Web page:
Checking your tire pressure is one of the most vital maintenance steps when it comes to keeping your vehicle safe, but most drivers forget to stay on top of it! With rain and snowy weather still on the radar for Wisconsin this season, it is more important than ever to avoid driving with low tire pressure to avoid unnecessary vehicle accidents that could cause devastating injuries.
Low tire pressure is one of the leading causes of tire failure in the country and results in thousands of injuries every year. The National Highway Traffic Safety Administration (NHTSA) reported nearly 11,000 injuries and 738 fatalities were caused by tire-related accidents every year.
According to the U.S. Government Accountability Office (GAO), about a third of cars and small trucks on the road are driving with under-inflated tires or with pressure levels below the manufacturer’s safety recommendations. Under-inflated tires severely impact a driver’s ability to control their vehicle, leading to tire failures such as skidding, uneven wear, and blowouts.
Why Your Tires Might Be Low
When the weather becomes cold, your tires can lose air and cause the low tire pressure indicator in your car to turn on. Some drivers ignore the warning, expecting the problem to resolve when the car warms up. But cold weather is not the only reason why your tires pressure could be low.
- Tires can decrease in pressure for several different reasons, including:
- Poor tire maintenance
- Bad driving habits (harsh stops, quick accelerations)
- Poor road conditions
- Poor quality materials used to make tires
The invention of tire pressure monitoring systems (TPMS) has dramatically reduced the number of traffic fatalities and injuries over the past two decades, but you can’t rely on these systems as a substitute for manually checking your tire pressure. Sensors used in TPMS systems can stop working correctly from running out of batteries, wiring issues, voltage or electronic failures, corrosion, or recognition errors after a tire rotation. Drivers who wait for the indicator to go on may be driving on severely low tire pressure and putting themselves at risk for a vehicle accident without even realizing.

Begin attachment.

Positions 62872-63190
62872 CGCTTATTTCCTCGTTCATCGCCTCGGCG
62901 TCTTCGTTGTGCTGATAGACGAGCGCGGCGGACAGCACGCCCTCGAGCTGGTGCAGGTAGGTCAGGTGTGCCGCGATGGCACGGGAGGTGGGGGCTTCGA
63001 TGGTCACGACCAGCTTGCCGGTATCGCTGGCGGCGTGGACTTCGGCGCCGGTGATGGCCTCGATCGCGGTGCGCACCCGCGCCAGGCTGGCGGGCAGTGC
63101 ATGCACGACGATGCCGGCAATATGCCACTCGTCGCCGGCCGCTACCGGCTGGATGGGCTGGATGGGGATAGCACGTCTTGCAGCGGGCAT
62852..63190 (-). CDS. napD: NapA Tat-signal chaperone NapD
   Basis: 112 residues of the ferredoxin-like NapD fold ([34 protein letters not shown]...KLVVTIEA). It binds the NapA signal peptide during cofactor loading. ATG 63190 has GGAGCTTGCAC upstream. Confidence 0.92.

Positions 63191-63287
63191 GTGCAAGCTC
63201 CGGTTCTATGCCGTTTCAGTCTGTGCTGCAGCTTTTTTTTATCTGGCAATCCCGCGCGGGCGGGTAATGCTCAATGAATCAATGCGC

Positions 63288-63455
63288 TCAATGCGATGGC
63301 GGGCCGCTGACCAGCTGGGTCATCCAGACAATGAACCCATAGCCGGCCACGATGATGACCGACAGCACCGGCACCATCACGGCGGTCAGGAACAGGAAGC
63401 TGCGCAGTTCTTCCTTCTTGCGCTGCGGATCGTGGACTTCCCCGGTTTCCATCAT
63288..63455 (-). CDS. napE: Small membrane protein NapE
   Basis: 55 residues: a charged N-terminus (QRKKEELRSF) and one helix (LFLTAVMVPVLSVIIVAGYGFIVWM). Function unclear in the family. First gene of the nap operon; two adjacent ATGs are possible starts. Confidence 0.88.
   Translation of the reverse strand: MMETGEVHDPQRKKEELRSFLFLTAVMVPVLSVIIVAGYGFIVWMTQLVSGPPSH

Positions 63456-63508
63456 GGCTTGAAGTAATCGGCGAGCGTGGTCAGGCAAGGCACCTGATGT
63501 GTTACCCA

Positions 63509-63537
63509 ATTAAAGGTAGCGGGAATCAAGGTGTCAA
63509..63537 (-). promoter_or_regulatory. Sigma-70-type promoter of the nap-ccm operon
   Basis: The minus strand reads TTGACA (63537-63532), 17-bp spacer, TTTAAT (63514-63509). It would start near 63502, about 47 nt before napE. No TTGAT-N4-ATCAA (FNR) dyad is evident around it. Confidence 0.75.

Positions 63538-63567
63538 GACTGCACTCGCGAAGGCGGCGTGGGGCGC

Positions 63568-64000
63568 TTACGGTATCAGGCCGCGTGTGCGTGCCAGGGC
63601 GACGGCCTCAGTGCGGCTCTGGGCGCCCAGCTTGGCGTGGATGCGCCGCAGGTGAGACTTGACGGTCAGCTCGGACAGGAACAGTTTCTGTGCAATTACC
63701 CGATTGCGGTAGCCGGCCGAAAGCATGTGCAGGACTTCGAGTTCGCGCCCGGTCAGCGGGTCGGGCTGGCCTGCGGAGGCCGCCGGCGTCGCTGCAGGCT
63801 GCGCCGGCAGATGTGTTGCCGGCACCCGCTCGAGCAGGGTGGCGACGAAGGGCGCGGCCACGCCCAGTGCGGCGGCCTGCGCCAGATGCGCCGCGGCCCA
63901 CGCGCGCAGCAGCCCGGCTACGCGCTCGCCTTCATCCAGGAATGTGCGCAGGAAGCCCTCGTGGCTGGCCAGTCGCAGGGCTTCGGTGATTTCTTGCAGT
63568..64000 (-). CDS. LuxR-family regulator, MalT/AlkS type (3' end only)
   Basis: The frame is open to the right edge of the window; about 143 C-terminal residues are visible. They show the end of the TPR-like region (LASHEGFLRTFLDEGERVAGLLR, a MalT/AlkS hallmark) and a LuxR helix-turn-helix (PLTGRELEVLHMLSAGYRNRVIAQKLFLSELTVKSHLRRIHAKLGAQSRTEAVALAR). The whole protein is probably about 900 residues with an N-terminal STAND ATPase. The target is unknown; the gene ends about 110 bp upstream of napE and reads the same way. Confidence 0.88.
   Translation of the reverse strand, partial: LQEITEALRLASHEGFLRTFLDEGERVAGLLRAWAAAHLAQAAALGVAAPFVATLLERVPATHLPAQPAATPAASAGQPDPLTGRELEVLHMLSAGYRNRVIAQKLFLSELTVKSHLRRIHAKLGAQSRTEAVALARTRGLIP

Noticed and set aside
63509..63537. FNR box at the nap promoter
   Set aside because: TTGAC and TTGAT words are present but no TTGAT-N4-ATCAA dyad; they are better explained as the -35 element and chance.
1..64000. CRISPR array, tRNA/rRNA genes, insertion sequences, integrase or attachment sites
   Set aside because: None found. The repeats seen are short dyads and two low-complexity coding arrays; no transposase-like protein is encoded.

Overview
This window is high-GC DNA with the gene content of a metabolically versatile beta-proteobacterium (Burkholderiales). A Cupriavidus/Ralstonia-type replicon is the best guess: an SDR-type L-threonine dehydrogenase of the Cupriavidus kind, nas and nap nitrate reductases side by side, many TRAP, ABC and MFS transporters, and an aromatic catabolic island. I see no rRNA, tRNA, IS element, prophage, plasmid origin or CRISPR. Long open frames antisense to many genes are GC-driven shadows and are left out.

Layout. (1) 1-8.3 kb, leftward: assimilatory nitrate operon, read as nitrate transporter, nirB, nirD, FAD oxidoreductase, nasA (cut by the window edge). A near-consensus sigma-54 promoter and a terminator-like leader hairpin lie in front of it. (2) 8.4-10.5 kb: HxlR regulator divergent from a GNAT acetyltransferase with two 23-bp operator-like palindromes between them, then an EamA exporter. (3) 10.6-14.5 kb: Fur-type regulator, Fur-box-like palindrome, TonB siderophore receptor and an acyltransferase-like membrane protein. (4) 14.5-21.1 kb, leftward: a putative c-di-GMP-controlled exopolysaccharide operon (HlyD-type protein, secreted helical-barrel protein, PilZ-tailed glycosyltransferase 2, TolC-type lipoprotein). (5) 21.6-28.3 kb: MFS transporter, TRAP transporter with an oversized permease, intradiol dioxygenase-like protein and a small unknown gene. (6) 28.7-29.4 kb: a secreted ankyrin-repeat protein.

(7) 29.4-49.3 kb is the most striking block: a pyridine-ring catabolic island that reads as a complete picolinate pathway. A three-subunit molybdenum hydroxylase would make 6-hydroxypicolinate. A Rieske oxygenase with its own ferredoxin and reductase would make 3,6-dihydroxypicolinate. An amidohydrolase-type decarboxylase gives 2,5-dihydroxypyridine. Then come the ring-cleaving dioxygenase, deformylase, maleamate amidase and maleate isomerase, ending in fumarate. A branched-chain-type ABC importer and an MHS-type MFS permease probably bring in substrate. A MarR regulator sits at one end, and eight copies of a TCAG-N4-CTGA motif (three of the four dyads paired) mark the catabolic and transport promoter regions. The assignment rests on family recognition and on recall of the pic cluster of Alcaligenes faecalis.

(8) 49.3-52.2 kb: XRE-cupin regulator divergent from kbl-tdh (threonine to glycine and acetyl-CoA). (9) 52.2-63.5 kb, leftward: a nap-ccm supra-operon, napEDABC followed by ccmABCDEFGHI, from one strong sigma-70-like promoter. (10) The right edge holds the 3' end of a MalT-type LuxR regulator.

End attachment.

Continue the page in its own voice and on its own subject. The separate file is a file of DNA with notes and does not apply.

How To Prevent Low Tire Pressure Accidents
Luckily, most tire-related accidents are entirely preventable when taking the proper maintenance steps before you hit the road. Here are some tips for how drivers can help prevent accidents caused by low tire pressure:
- Check your tire pressure monthly, before a long trip, or when inclement weather is coming.
- Don’t ignore the tire pressure light, even if you just checked the pressure.
- Know what your low tire pressure light looks like.
- Use air pumps that read the pressure as it fills and stops automatically.
- Make sure TPMS sensors are replaced every 5 to 7 years or 60,000 to 80,000 miles.
- Don’t assume cold temperatures are to blame for low tire pressure. Your tires might have already been low before the cold weather hit.
If you or a loved one has been injured in a car accident, let us help! Call Jacobson, Schrinsky & Houck in Milwaukee TODAY at (414) 223-4444 to have one of our caring lawyers come out to meet you and get car accident help TODAY and money for your injuries. There is no fee until we win.
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